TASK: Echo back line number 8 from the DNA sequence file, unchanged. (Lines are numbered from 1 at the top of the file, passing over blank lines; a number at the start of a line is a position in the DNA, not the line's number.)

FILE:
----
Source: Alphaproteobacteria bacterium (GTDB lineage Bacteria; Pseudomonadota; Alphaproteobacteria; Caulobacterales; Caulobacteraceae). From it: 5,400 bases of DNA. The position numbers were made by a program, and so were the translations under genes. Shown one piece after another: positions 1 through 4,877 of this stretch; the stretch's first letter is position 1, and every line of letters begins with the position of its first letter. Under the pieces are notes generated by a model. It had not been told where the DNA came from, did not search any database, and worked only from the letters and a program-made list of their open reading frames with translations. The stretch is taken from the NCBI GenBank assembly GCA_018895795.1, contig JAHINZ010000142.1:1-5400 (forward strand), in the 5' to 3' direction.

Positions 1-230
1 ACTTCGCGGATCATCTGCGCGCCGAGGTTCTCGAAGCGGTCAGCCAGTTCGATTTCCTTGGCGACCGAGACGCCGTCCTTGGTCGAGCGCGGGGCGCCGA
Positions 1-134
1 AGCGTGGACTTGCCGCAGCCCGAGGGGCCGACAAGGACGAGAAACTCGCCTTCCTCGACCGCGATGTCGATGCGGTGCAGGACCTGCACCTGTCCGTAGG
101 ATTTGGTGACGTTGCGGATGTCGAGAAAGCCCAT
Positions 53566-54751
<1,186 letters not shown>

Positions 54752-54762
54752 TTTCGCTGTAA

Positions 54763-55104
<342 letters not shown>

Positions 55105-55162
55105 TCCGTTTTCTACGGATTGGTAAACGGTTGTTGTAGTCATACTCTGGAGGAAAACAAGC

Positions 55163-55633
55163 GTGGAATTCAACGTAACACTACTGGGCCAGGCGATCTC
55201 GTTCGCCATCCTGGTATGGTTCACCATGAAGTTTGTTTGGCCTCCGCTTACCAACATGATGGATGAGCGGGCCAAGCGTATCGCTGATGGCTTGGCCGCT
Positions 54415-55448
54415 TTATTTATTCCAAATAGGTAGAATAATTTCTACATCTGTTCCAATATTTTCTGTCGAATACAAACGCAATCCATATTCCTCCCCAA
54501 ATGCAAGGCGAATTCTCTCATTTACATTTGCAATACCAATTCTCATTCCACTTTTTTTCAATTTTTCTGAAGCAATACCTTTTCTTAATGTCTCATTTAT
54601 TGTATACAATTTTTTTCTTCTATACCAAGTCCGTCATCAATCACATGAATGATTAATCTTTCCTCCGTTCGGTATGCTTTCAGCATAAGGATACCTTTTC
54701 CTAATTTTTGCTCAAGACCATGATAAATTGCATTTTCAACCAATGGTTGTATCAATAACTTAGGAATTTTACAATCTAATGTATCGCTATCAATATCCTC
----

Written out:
<1,186 letters not shown>